It would have provided more options for consumers and producers of energy. It would likely have kept costs down on all sides. It would have likely created jobs and economic development in eastern North Carolina. But thanks to Roy Cooper and his pals, we can kiss all that GOODBYE:
The CEO of the NC Chamber, the state’s major business promotion organization, slammed the efforts by opponents of the Atlantic Coast Pipeline to prompt Duke Energy and Dominion Energy to cancel the $8 billion project, calling it a devastating decision for a region that has lagged in economic growth.
The move shows how “extreme environmental groups” used lawsuits to harm local communities in eastern North Carolina that need energy diversification and more jobs, Gary Salamido said in a statement.
“Make no mistake, the developers didn’t pull the plug on the Atlantic Coast Pipeline project,” he said. “The opponents of fossil fuels did, with the aid of their well-funded, highly coordinated, national-in-scope legal machinery.”
Salamido cited permitting delays, legal challenges, court decisions and increased litigation risks for prompting the two giant utilities to fold the project after investing $3.4 billion. The pipeline was supposed to deliver natural gas from New York and Pennsylvania to Virginia and eastern North Carolina regions that don’t have such service. Its initial projected cost of $4.5 billion to $5 billion in 2014 has ballooned to about $8 billion because of delays and higher expenses.
Environmental activists praised the utilities’ decision and urged them to invest more in renewable energy sources. They also have complained that the pipeline would cause too much harm to natural areas including crossing the Appalachian Trail.
Gov. Roy Cooper and Michael Regan, secretary of the N.C. Department of Environmental Quality, said the move would help the state advance its clean-energy agenda.
But Salamido said, “It is devastating. …. A handful of environmental groups with an extreme agenda and unlimited novel legal theories has canceled jobs and economic opportunity for real North Carolinians. Their mission is to stop the deployment of fossil fuel, and they have rewritten decades of legal and regulatory precedent to do it.”
Natural gas is lower cost and environmentally superior to other forms of energy, he said.
“North Carolina’s energy and economic future depends upon a balanced, all-of-the-above energy development strategy and yesterday’s news about the Atlantic Coast Pipeline shows that some environmentalists and courts only want to take options off the table,” Salamido said. “Meanwhile, eastern North Carolina waits.”
Also, U.S. Energy Secretary Dan Brouillette said the decision by builders to cancel the construction of the Atlantic Coast Pipeline is “disappointing” but “economically rational.”
He called it a “a lost opportunity because of the number of jobs that would have been created in places like West Virginia, Pennsylvania, Ohio, Virginia and North Carolina,” Brouillette told Fox Business News.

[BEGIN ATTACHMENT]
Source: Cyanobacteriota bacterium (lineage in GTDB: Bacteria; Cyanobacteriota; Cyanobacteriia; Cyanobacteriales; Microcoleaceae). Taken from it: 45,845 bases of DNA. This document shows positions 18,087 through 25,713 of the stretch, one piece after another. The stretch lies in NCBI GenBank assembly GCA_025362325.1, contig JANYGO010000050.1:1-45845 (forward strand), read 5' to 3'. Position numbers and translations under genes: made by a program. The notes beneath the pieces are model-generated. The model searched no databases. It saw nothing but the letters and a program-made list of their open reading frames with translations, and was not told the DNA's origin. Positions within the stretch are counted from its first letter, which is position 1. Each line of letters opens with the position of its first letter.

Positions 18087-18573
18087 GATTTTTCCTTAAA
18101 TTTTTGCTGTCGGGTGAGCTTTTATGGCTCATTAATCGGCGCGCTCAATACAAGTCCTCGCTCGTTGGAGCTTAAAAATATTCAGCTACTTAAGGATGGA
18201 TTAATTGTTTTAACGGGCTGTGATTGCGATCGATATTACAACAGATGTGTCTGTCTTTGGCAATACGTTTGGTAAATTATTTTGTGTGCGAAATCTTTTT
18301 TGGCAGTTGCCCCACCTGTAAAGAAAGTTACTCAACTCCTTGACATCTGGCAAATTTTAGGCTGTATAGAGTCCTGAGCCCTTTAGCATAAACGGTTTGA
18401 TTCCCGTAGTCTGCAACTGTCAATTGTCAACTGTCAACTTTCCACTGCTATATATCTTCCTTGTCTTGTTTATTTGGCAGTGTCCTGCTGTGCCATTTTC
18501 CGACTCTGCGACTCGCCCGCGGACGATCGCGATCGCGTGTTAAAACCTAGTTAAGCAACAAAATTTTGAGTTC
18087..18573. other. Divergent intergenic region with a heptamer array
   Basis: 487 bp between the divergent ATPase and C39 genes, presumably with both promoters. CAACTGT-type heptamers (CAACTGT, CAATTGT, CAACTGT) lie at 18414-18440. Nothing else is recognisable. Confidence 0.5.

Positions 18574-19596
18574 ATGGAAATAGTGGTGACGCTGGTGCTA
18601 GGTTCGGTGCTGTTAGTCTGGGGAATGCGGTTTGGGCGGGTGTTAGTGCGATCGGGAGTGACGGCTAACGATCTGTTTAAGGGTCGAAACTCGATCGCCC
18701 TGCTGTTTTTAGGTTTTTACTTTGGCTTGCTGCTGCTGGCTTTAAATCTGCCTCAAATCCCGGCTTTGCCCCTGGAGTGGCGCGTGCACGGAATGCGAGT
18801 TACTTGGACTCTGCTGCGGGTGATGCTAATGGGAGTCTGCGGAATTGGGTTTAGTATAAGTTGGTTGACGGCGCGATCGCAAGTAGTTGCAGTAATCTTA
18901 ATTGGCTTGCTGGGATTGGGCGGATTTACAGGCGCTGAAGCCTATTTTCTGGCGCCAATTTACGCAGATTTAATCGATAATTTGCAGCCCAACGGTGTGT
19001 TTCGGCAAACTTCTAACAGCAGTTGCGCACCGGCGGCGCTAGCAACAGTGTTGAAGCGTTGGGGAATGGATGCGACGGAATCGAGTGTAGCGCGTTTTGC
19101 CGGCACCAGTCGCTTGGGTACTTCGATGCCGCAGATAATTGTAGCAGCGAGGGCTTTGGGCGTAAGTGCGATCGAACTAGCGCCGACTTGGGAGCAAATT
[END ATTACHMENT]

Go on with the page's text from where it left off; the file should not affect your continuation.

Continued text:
Reaction from around the state, on both sides, was swift:
[…] “While we’re disappointed that we’re not able to move forward with ACP, we will continue exploring ways to help our customers and communities, particularly in eastern North Carolina where the need is great,” Duke Energy President and CEO Lynn Good said in a statement.
The pipeline was to run from West Virginia through Virginia and North Carolina, including in Northampton, Halifax, Nash, Wilson, Johnston, Sampson, Cumberland and Robeson counties.
In a news release, The Southern Environmental Law Center called the decision a victory for public lands, landowners in the pipeline’s path, and “for all North Carolinians and Virginians who deserve a clean energy future” and won’t have to pay for an $8 billion pipeline.
“This is a victory for all the communities that were in the path of this risky and unnecessary project,” law center senior attorney Greg Buppert said in a statement. “The Atlantic Coast Pipeline was wrong from the start. After years of opposition, legal defeats and threats to the environment, SELC is relieved to see Duke and Dominion make the right decision to walk away from it.”
An investigation for the Republican-controlled legislature concluded last year that Cooper had “improperly used the authority and influence of his office” in the pipeline permitting, The News & Observer reported. As approval of a key water quality permit was announced in January 2018, the Democratic governor said the energy companies had agreed to a $57.8 million fund for environmental mitigation, economic development and renewable energy.
Duke Energy has said that the company did not see the mitigation fund as conditional to the permit approval.
Cooper’s office had called the investigation a “sham.”
Environmentalists and community groups had pressured Department of Environmental Quality to revoke the water quality permit.
Last summer, environmental groups petitioned DEQ to revoke the permit, saying that major impacts in Robeson County had not been disclosed in the application.
When Cooper presented a state clean-energy plan last year that aims to reduce greenhouse gases from electricity production, environmentalists criticized the efforts over the pipeline permit.
Last year, the Environmental Justice and Equity Advisory Board under DEQ passed a “statement of concern” over the pipeline.
Cooper said in a statement Sunday saying, “This decision and the changing energy landscape should lead to cleaner and more reliable energy generation in North Carolina. Our Clean Energy Plan provides an excellent framework and stakeholder process for renewable energy moving forward.”